Pittsburgh Post-Gazette from Pittsburgh, Pennsylvania on June 22, 1954 · Page 1
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Pittsburgh Post-Gazette from Pittsburgh, Pennsylvania · Page 1

Pittsburgh, Pennsylvania
Issue Date:
Tuesday, June 22, 1954
Page 1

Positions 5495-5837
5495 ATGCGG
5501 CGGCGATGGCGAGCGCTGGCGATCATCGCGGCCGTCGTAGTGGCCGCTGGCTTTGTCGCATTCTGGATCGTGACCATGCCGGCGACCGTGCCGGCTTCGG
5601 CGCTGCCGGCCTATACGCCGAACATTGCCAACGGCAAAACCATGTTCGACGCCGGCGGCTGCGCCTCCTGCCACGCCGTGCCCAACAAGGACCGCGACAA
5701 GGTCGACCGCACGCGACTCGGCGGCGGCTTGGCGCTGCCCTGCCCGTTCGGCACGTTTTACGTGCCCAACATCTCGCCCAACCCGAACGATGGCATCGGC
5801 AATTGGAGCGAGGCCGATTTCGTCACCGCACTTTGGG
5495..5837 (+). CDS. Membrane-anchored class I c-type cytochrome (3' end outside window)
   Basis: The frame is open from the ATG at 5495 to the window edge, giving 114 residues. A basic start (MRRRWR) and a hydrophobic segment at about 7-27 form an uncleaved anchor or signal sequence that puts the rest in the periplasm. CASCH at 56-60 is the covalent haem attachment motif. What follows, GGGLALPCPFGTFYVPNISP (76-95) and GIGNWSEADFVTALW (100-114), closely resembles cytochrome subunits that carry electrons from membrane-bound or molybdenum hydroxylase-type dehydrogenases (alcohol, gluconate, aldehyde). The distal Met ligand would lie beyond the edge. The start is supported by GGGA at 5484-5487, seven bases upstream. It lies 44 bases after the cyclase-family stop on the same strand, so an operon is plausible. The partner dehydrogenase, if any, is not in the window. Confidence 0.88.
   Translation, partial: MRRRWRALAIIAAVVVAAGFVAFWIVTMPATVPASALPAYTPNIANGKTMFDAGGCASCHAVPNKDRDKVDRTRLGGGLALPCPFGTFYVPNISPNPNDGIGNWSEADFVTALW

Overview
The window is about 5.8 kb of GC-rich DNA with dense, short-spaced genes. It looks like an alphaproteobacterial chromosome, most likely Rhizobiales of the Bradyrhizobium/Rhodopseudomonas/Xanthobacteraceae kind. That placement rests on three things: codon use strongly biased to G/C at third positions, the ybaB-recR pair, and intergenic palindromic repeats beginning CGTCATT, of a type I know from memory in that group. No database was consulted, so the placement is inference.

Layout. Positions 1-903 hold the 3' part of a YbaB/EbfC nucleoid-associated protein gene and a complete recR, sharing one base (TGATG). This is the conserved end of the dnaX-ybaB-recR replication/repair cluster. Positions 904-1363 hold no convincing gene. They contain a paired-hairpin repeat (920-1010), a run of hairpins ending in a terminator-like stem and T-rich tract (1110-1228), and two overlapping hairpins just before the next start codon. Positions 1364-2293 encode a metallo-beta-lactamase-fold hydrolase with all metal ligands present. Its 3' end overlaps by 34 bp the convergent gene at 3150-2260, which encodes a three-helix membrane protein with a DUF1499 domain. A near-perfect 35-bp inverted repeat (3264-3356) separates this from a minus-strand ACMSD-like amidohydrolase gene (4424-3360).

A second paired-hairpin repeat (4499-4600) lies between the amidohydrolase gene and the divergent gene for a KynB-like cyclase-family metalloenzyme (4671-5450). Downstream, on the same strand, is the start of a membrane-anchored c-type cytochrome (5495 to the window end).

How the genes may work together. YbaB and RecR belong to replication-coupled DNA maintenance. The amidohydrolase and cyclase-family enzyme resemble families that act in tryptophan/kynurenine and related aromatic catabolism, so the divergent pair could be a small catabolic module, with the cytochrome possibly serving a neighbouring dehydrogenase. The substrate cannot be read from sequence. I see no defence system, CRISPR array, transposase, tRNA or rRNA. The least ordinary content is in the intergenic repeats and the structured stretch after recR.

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Final City Edition J U ' T T Tho Woathor Fair and continued warm with possible thunder showers; high, 94; low, 72. . Wnther Detail en foj VOL: 27 NO. 276 rnn m U k v Teamster Indicted In Store Tieup First Such Action Bv Court Here In Strike Violence A member of the AFL Teamsters yesterday was in dicted By the grand jury on riot charges growing out of violence in the seven-month Downtown department store strike. It was the first such indictment returned by a grand jury. 'Victor Molka, of 1615 Orchlee Street, Northside, of Local 249 AFL Teamsters and a striking driver for United Parcels delivery service, was indicted for inciting to riot, felonious assault and aggravated assault and battery. 1 Arrested By Private Eye Molka, who was arrested by Harry Michel, a private detective and held for court by Alderman Louis Eskofier on May 17, was charged with throwing stones at three Kaufmann executives on May 9 at the Pittsburgh & Lake, Erie Railroad freight yards. Among: those who testified yesterday before the grand jury were John Wolf, merchandise manager at Kaufman n's, a son of I. D. Wolf, vice president and general manager of Kaufmann's;. Sol Gerber, 924 Mirror Street, and Bertram Both, 6739 Wil-kins Avenue, both buyers at Kaufmann's. Wolf's right arm was in a cast yesterday, a souvenir of the May 9 incident when it was broken. Although the grand jury testimony was. secret, previous testimony by Wolf, Roth and Berger asserted that they had been attacked by a group of men on May 9 while they were checking freight cars at the yards and loading a station wagon for delivery of some merchandise to a warehouse. Charge!, Are Denied Molka was tied in with the attack through his car's license plate and witnesses who claim to have seen him there at the time. All this Molka denies, according to "his attorney B. P. Jubelirer. Although several striking pickets have been arrested dur-ing'the course of the strike of 12 AFL unions against the department stores, yesterday's action was the first taken by a grand jury on "charges of inciting to riot. Truman Gets Along Nicely KANSAS CITY. June 21 -P After two days in the hospital and a major operation, Harry S. Truman already is talking about getting out. The former President was reported cheerful and making a satisfactory recovery although in some pain after the emergency operation early Sunday morning in which his gall bladder and appendix were removed. He sat up in bed for as long as half an hour and took one , step today. f - ' The first person outside the immediate family to be admitted to his Research Hospital room was Tom Evans, an old friend. Evans said Truman told him: 'Tell the boys I'll be out in a few days." However, Dr. Wallace Gr?-ham, who was his physician in the White House, said it would be at least ten days before the patient could be released to return to his Independence home. Inside Pages Comics 28-29 Deaths ............... 25 Editorial 8 Financial 11-15 Ooren on Bridge 28 Obituaries ' 7 Radio and TV 29 Sport 10-11-12 Theaters 23 Wants Ads ............ 25-26 Weather Detail ........... 6 Women's News 16-17 fro In -Three Sections VI JVU Thief 'Marks' Father's Day KANSAS CITY, June 21 (JP) A thief left a Father's Day gift for his victim here. The intruder took an automatic pistol valued at $50 from the home of .Leon P. Storm, but left a two-pound box of candy and a- box' of cigars, labeled "Happy Father's Day." ' Storm, who is a single man, turned the "gifts" over to police. Summer Hits City With Bang And Top of 91 Predicted High 91 Again Today; Storms Probable Yesterday's scorching weather ushered Summer in with a bang, but the high reading of 91 Downtown fell four degrees short of the record for the day. Except for a possibility of thunderstorms for today, the Hourly Airport Temperatures Midnight.. 1 a. m. . 74 71 71 70 69 69 70 69 71 74 77 SO Noon . 1 p. m. 84 86 88 89 90 90 90 88 86 84 80 80 78 2 a. m. . 2 3 4 p. m. 3 4 5 6 a. m. . a. m. . . a. m. P. P m. m. m. , m. . m. nu-, 5 6 P- a. iix. . . P- 7 a. m. . 8 a. m. . .. 9 a. m. . . 10 a. m. .. 11 a. m. . . t p. 8 p. 9 p. m. . 10 p. m. 11 p. m. . Midnight. forecast still calls for continued hot weather, with a predicted high of 94. , Readings Downtown were a high of 91 recorded at 2:30 p. m., and a low of 70. At the Airport the high was 90; low 68. Most of Pennsylvania sweltered under brilliant sun and cloudless skies, and except for an isolated thunderstorm south of Erie, no rain was reported in the state. India Climbing Trip Nearing End NEW DELHI, June 21 (JP) A three-week-old report from the California Himalayan expedition says the American climbers are expected to reach Biratna-gar, on the Nepalese-Indian frontier, next Saturday. Comic Dictionary TAXIDRIVER A man who goes through life just missing everything. Divorce Granted! Real Cause of Marital Breakup Is Rarely Revealed If Ever (This is the sixth of 12 man, nationally prominent turifer on social issues, gives a full, frank report ton the problems of divorce.) , By HOWARD WHITMAN THE reasons people give when they go into the divorce courts are rarely the reasons for marriage failure. They simply, on advice of. counsel, pick the easiest legal ground usually some catch-all such as "mental cruelty" or "general indignities." And since over 905' of all divorces are uncontest ed, the real reasons never do come out. What are the real reasons? Rev erend Paul Hansen, director of the family research project of the Lutheran Church Missouri Synod, sent questionnaires on the subject to 5,000 clergymen. They listed the main causes as: 1. Drink. 2. Sex prob Mr. Whitman lems. 3. Religion. But when couples in their congregations were asked the same questions they listed the mm- One Mrs. Smith Wins Maine Primary Pro-McCarthy Candidate Given Smashing Defeat PORTLAND, Maine, June 21 (AP) Senator Margaret Chase Smith' won a smash ing victory in the Maine pri mary tonight from Robert L. Jones the man with whom she contends Senator McCarthy, Republican, Wis consin, apparently tried to defeat her. The woman senator, who began1 criticizing McCarthy and his Communist-hunting methods four years ago, built up an unbeatable lead when returns from about half of Maine's 626 precincts pushed her out front 87,256 to 17,162 for the Re publican senatorial nomination Never a Real Issue While it was a landslide de feat for Jones, it couldn't be labeled that for the controversial McCarthy. The Wisconsin senator never was a real, con crete issue through the course of the campaign. It was only at the last minute, on the eve of the primary, that Mrs. Smith produced the claim that McCarthy apparently planted Jones in the race delib erately. ..." ; The senator stepped out to a 4 to 1 lead on the basis of the first returns, from 20 precincts. She held the margin when the tally was in from 18 more. She stretched it to 5 to 1 for 60 precints and then moved into better than a five to one lead when returns rolled in from 120 polling places. Victory Is Clinched That still was the edge at the moment she clinched her vic tory. Bv that time, Jones had managed to carry only two small precincts, while the senator blanked him . without a vote in 18 and came close to it in many more. Rockland, Maine's premier fishine port, was the first city to turn in a complete vote. It went for Mrs. Smith 1,140 to 155. The shoe manufacturing city of Gardiner was in the Smith camp 1.035 to 257. Crash Fatal To Ohio Girl SHARON, Pa., June 21 A two-car crash at nearby Hubbard, O., today killed Dolores Smith, 16, of Youngstown, O., and injured four others. Miss Smith was riding in a car driven by Floyd Scott, also of Youngstown.. Scott, his wife, Ila Marie, and their son, Floyd, Jr., were injured. Also hurt was the other driver, Edward Wilson of West Middlesex, Pa. articles in tvhich Howard Whit main causes as: 1. Finances. 2. Difficulties with in-laws. 3. Disagreements over child training. Reverend Hansen properly concluded that if much is to be done to avert marriage breakup, a good deal more accurate appraisal of the causes must be made. "Sex Involved' Lawyers are inclined to think sex plays the major role. I talked with several in divorce courts throughout the country. Typical comments were: "You'll find a sex problem in 80 per cent of the cases," "A man and woman who are well mated do not end up in divorce court," WW of America's TUESDAY MORNING, JUNE 22, 1954 SUmmer and Part of audience awaiting , 1 WKJF-TV Station To Close July 2 Will Reopen In Fall If Senators Act Ultra high, frequency sta tion WKJF-TV, Channel 53, will suspend operations after the final, telecast 'on. July 2, It was officially announced yesterday. The' station, according to Manager Richard E. Nasori, will reopen in the fall if the present UHF-VHF hearings before a Senate interstate - commerce commission subcommittee produce "a favorable action." WKJF-TV has been operating on a low power transmitter and although delivery of a 250,000. watt amplifier has been prom ised in August Mr. Nason said, there is no assurance that it will arrive at that time." The UHF outlet, with studios and transmitter located- on Grand View Avenue, Mount Washington, is owned by Mrs. Agnes J. Reeves Greer, of Mor- gantown, West Virginia. It began operation on July 14, 1953 and is a. National Broadcasting Company affiliate, r. - : The suspension of operations on Channel 53 follows closely on the heels of a sharp reduction in operations at Pittsburgh's other, UHF station, WENS, on Channel 16. WENS discontinued all "live" studio productions two weeks ago, although network shows are being continued., "Whatever else may be the trouble, you usually find sex involved." In England a Royal Commission on Marriage a n'd Divorce, set up to study the increase in marital breakups since World War II, reported that the organized bar considered "sexual failure the primary and basic cause." But among doctors and sociologists there is a different view. , Dr. Robert W. L.aidlaw, past president of the American Association of Marriage Counselors declared, "sex may appear on "the surface as a major cause of marriage failure. But this is usually not the sex relationship per se. The marriage failure grows out of a personality difficulty between the two people which is reflected in poor sexual adjustment, but not caused by it." Psychiatrists generally feel that if a couple's personality adjustment is good they will do their best to adjust sexually. But if their personality adjustment is no good they tend (Continued on Page 6, Col. 4) '- 1 IT ' lIIIW ltllWWMllMMlllltllIMIItMIIUIIIIUIItJltiJultMMlllWLMM x;;jJ 1 m. O I Great -'Sews papers Showtime Again at Stadium 2 TQ o "Showboat" which opened ninth Civic Light Opera season. : Ship Ahoy! Showboat 'Docks' at Stadium 4,000 on Hand to Welcome Ashore9 Cap'n Andy and His Merrymakers By JAMES K. DELANEY Poft-Gazette Sta ff Writer Cap'n Andy cast another frayed line on the turf in Pitt Stadium at dusk last night. Bumptious and rollicking as ever, "Showboat" ' was secure in port again in Oakland and so was, the Civic Light Opera, for its ninth : The mooring was - witnessed by a first-night audience ,esti mated auspiciously at 4,000. And happy were they to be there, considering the weather, ; and the affairs at hand on stage. Still Willing to Climb Still ' in the offing is the theater that will be the Civic Opera's home farther Down town, but last night Pittsburgh- Harold V. . Cohen's review appears on Page 23. ers showed they're quite content j to climb DeSota Street for the ai fresco offerings. ' . ! With an eagerness that has become characteristic of Stadium showgoers, early bird -patrons . started to stream through the gates at 8 o'clock, 50 minutes - before - curtain, time, while stagehands , were' still grappling with sets to have the "Showboat" complex of scenery ready without a hitch. Frocked in keeping with the first night of summer , and the temperature that came with it, women predominated as the vacant spots in the bowl segment of seats were filled and the orchestra struck up the overture medley of "Showboat',' favorites. . Light Wind Spanks Turf The saucer had broiled in the day's heat, but now it only simmered while a light wind wafted (Continued on Page 6, Col. 2) I Killed, 5 Hurt In Ohio Blast STEUBENVILLE, O., June 21 UP) A furnace exploded at the Ohio Ferro-Alloys Company plant at nearby Brilliant tonight, killing one man and injuring five others. The company identified the dead man as Victor Loy, 40, of Brilliant. Identification of' the ' injured, brought to Ohio Valley Hospital here, was not immediately available. ' , 1 This Is Picnic Season! Today's Post - Gazette has a special picnic section, using full-color, for your reading interest. Be sure you get Section Two the Picnic Section with today's Post-Gazette, Pittsburgh's" Most Interesting Newspaper. Post-Gazette Photo. season - greement On Steel Pact No agreement had been reached early today by the United Steelworkers union and the United States Steel Corpora tion on basic issues in a new wage contract. . , Bargaining took a gloomy turn last night . less than . 24 hours before the scheduled meet- ng of the union's 170-member wage policy committee in Shera ton Hotel; David J . . ' McDonald, union president will make a report'on the'negotiations with U. S. Steel and other companies in the na tion's basic steel industry at the meeting- scheduled to start at 2 p. m. - Preceding this session will be a meeting of the union's executive , board' at r 10... o'clock 'this morning. The board is composed of President McDonald and other union officers and district directors who also are members of the wage policy committee, NoA Cancer, Heart Deaths Linked to Heavy Smoking Pack-a-Day Cigaret Users, Aged 50 to 70, Twice as Susceptible, Says Cancer Society By ALTON L. BLAKESLEE Associated Pres Sclenct Reporter SAN FRANCISCO, June 21 It involved interviewing 187,- )Smoking a pack or more of cigarets daily cuts the life span and doubles death rates from cancer and heart attacks in men 50 to 70, the American Cancer Society reported today. Compared with non-smokers, these heavy cigaret smokers run greater risks not only of lung cancer but other types of can cer as well, it said. The death rate in the age group from all causes among cigaret smokers is 75 per cent higher than among non-smokers. Strictly speaking, the finds ap ply just to men of this ree group. But Cancer Society officials made clear that they feel the findings indicate cigarets may involve risks also for younger men or for women who smoke. These are among the first findings from a mass study seeking to learn any effects from smoking on cancer and other diseases. Telephone ATlantic 1-6100 , f Victory Over Anti-Reds M Town Battle Score of Communities Now Held By Insurgents, Say 'Liberation' Forces; Major Fight Shaping Up TEGUCIGALPA, Honduras, June 21 (AP) The Guatemalan government claimed a victory tonight in what it said was the first major contact between its armed forces and the anti-Communist invaders who smashed into the country four days ago in an effort to overturn Presi dent Jacobo Arbenz Guzman. A communique broadcast by the Guatemalan radio said "well-trained' regulars armed with modern weapons" met the rebels at Gualan, east of the important railway town of Zacapa, about 20 miles inside Guatemala, and quoted military authorities as saying the rebels were driven out of the town after a brief skirmish. The an nouncement made no mention of casualties. The communique also said Puerto Barrios today when Read an editorial, "A Warning to Russia," Page 8. rebels renewed their efforts to take the Caribbean port. It added that the Puerto Barrios radio had gone off the air. Rebels Claim 25 Towns The "Liberation Radio" which is supporting the invaders meanwhile announced that the rebels held possession of 25 towns in Guatemala. The Guatemalan announce ment of the clash at Gualan followed reports that a major battle was shaping up at Zacapa, 15 miles west of Gualan. . Both Zacapa and Gualan are on the railroad linking the capital city, Guatemala, with the chief port, Puerto Barrios Troops of the leftist govern ment of President Arbenz Guz man. were reported in Associ ated Pr ess dispatches from Guatemala tonight to be as sembling in the area of Zacapa, a city of 8,000 population on the railroad between the capital and the Caribbean port of Puerto Barrios. An anti-Communist rebel flier, interviewed at Nueva Ocotepe- que, in Honduras near the border, said troops of the "Libera tion Army" were moving by truck toward Chiquimula and Zacapa. He said a main battle may be fought at Zacapa. Cathedral Town Captured The rebels announced today their planes also had bombed Coban, a garrison town ,in central Guatemala, from a base inside the country. The flier at Nueva Ocotepeque said a five-hour battle was fought yesterday for possession of Esquipulas, a cathedral town five miles frpm the border, and (Continued on Page li. Col. 2) 766 healthy men, aged 50 to 70 in nine states, and checking death certificates of 4,854 who have since died. The results were described to the American Medical Association by Drs. E. Cuyler Hammond and Daniel Horn, director and assistant director, statistical research of the ACS. They said they had not expected to have significant results for another year but that the information already obtained seemed so important it was being announced, now. "We didn't think we should withhold the information for another year. Too many people are interested In it," Dr. Ham mond told a news conference. "Yes, . we were thinking oi saving lives. It is up to individuals whether they wish to con tinue smoking or not. No pressure was brought upon us b (Continued on Page 4, Col. 4) j USE 3-FOR-51 ADS THE BIGGEST WANT AD BARGAIN IN TOWN "CT "V.IMNTJ Allihaf County fMwrhtr LfU Claimed ; T -r . - U. s. Citizens Safe, Says Guatemala Washington Ready For Evacuation By Airlift If Needed WASHINGTON, June 21 (AP) The State Department said today the government of Guatemala has pledged to "make every effort" to protect about 1,200 American citizens in that strife-torn country. The department spokesman, Lincoln White, press officer, said Guatemala also has agreed to let the Americans leave the country if they want to. Not Using U. S. Weapons Other officials said United States Ambassador John Peuri-foy at Guatemala City has full power to act if evacuation, possibly by airlift, of United States citizens should become necessary. White vigorously denied that any of the American weapons sent to neighboring Honduras and Nicaragua were being used by rebelling forces in Guatemala. He said these arms are being provided only for the de fense of the hemisphere and are under supervision of American military missions in both countries. Inter-American Meeting The Inter - American Peace Commission today agreed to a last-minute Guatemalan request to suspend temporarily Its consideration of a Guatemalan com plaint alleging a "foreign aggression" against her. The action was taken at an open meeting of the five-nation group at the Pan-American Union building. The decision was unanimous. The commission, however, made it clear it was not giving up its interest in the charges against Honduras and Nica-ragua raised by Guatemala, nor did it acknowledge that the United Nations has complete jurisdiction in the case. Georgia Bomiicr. . Crash Kills Four SAVANNAH, Ga., June 21 W A violent explosion that ripped apart a B-47 Stratojet bomber south of Savannah today carried four men to their deaths, the Air Force reported tonight. Officials at Hunter Air Force Base, where the plane was based, said it was attached to the 2nd Bombardment wing of the Strategic Air Command. Gaspe Murder Trial Date Set QUEBEC, June 21 CP) Trial of Wilbert Coffin, 43, charged with murder in the shooting of three United States bear hunters, will open July 12, it was reported today. Coffin, held in Quebec City jail since he was committed to stand trial last autumn, Is spe cifically charged with the mur der of Robert Lindsey. 17, of Holliday5burg, Pa.